The purpose of this paper is to explore the issues around the considerable increase in emergency calls experienced by a large county ambulance trust and implications for the implementation of government policy in relation to the English National Health Service Ambulance Service.
The paper involves a literature review and the analysis of the ambulance service data based on emergency call outs, and discussions with senior ambulance and health authority personnel.
Increased calls were mainly explained by a large increase in cancellations, especially after the vehicle had arrived at the scene. The term “cancellation” is potentially misleading and may carry connotations of wasted resources. There was little evidence of inappropriate calls and no single cause of cancellations or any simple solution. Instead, a wide range of actions were included, many of which seem potentially worthwhile. However, the way the data are presented disguises their diversity and potential value. This reflects the tension between policy and practice, and organisational culture and performance measurement regime.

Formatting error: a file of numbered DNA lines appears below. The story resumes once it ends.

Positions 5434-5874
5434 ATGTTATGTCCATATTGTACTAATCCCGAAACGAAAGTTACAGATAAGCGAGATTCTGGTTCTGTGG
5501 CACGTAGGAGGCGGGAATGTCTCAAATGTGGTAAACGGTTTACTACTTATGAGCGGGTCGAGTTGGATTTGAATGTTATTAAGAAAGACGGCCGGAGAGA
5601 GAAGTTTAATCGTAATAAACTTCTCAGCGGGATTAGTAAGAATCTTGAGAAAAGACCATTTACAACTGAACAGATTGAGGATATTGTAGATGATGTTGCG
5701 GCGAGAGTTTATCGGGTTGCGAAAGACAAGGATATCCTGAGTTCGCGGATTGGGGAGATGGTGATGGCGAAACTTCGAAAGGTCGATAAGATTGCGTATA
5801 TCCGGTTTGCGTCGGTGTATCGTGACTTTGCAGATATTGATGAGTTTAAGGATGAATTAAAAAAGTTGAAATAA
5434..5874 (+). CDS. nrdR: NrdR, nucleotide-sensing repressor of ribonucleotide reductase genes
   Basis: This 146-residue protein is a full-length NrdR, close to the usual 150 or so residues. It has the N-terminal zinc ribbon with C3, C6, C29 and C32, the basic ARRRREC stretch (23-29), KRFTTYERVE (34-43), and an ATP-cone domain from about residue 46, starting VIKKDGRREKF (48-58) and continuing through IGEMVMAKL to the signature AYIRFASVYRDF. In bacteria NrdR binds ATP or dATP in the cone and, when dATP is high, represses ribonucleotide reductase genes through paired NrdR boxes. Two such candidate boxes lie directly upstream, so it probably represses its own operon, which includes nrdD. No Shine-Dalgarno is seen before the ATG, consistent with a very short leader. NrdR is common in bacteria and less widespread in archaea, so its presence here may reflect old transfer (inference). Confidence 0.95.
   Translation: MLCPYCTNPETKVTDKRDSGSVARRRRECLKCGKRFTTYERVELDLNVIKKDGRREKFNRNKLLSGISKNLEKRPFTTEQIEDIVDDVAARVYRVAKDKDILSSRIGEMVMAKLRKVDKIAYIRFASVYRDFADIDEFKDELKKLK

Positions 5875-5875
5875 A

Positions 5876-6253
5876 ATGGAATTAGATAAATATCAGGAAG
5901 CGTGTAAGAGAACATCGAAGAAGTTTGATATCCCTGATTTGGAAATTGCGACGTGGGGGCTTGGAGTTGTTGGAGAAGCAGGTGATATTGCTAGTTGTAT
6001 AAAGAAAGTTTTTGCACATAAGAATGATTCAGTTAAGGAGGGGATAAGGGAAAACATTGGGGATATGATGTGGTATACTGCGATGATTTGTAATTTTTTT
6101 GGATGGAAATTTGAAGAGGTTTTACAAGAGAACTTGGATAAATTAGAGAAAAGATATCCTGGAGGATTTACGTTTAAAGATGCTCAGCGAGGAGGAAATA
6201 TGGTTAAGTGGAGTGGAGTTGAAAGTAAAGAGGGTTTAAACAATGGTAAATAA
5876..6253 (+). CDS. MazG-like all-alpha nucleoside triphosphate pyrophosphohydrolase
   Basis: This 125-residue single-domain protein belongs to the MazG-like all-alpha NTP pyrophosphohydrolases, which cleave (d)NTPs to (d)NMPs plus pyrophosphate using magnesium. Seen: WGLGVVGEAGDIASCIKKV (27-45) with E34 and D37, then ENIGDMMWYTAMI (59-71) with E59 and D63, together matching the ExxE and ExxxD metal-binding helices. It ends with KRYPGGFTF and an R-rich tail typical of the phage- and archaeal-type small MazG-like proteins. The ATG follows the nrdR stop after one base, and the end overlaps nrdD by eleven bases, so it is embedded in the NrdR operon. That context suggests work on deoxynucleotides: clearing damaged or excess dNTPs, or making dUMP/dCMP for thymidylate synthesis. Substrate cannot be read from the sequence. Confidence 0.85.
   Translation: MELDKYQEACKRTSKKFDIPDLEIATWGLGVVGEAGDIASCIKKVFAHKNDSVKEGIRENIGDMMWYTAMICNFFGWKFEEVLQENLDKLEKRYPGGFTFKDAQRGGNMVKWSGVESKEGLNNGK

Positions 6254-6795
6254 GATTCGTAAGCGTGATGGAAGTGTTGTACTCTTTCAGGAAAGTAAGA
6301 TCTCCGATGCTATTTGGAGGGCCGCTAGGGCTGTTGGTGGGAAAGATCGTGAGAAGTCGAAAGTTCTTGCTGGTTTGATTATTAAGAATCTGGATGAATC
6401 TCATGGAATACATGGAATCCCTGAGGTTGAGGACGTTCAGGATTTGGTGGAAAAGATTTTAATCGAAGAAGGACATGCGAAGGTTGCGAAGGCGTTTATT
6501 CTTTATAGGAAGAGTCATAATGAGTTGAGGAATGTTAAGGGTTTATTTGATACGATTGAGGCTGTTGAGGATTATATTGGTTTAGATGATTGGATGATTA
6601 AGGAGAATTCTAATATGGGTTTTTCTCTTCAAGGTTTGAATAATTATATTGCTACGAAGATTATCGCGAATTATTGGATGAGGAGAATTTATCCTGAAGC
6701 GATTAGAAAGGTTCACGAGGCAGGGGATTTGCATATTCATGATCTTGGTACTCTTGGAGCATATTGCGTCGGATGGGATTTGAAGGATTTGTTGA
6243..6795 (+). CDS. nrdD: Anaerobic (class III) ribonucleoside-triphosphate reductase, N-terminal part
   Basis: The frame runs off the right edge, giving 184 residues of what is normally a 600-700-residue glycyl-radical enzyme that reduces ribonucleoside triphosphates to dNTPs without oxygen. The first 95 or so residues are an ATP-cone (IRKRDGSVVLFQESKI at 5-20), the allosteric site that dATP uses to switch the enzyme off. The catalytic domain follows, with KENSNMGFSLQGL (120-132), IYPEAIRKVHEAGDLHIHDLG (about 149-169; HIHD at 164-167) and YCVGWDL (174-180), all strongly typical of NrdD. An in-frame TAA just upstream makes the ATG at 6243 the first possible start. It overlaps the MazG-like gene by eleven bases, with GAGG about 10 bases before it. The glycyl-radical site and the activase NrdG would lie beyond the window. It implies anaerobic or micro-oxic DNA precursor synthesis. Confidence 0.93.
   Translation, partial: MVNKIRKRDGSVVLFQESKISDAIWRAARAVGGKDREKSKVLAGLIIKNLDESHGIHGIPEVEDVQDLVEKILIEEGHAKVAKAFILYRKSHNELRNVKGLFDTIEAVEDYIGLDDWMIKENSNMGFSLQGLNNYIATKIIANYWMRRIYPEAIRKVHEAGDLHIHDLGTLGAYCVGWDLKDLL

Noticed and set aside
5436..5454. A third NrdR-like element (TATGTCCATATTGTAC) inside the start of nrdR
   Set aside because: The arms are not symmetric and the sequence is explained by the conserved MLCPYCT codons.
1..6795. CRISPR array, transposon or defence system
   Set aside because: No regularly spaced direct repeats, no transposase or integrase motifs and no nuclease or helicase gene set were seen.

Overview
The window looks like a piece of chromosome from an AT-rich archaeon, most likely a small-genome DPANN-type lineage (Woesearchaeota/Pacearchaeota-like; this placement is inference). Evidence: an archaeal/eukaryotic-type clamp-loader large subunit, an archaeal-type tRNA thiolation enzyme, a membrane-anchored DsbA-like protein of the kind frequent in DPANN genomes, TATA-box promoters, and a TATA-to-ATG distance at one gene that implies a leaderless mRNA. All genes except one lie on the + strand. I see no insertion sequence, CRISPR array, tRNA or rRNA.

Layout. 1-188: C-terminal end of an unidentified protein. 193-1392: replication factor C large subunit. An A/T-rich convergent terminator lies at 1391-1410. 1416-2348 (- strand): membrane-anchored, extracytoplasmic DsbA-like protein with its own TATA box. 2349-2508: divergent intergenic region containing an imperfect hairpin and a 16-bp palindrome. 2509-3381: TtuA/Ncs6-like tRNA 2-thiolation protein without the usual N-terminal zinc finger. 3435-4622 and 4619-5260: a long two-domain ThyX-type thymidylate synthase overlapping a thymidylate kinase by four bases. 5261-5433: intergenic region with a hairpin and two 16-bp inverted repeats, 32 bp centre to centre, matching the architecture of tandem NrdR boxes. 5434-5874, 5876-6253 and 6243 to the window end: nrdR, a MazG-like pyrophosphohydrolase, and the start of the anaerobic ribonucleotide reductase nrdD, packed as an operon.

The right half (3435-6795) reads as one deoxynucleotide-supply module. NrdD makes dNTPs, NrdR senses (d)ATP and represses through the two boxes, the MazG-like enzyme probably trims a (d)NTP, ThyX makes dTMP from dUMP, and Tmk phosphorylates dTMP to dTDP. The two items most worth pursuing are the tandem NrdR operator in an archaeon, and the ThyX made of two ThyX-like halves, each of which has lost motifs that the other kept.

This is a single case study and is limited by the parameters of the data base gathered by the ambulance service as part of their normal operational procedures.
This paper gives support to the enhanced role of the ambulance paramedic and the need to recognise this changing role through a more appropriate approach to performance measurement. The present emphasis on response times and transportations to hospital may result in undervaluing activities at the scene.
The paper identifies a key area where research into policy and governance issues has been limited and presents recommendations for future analysis.
Radcliffe, J. and Heath, G. (2009), "Ambulance calls and cancellations: policy and implementation issues", International Journal of Public Sector Management, Vol. 22 No. 5, pp. 410-422. https://doi.org/10.1108/09513550910972491
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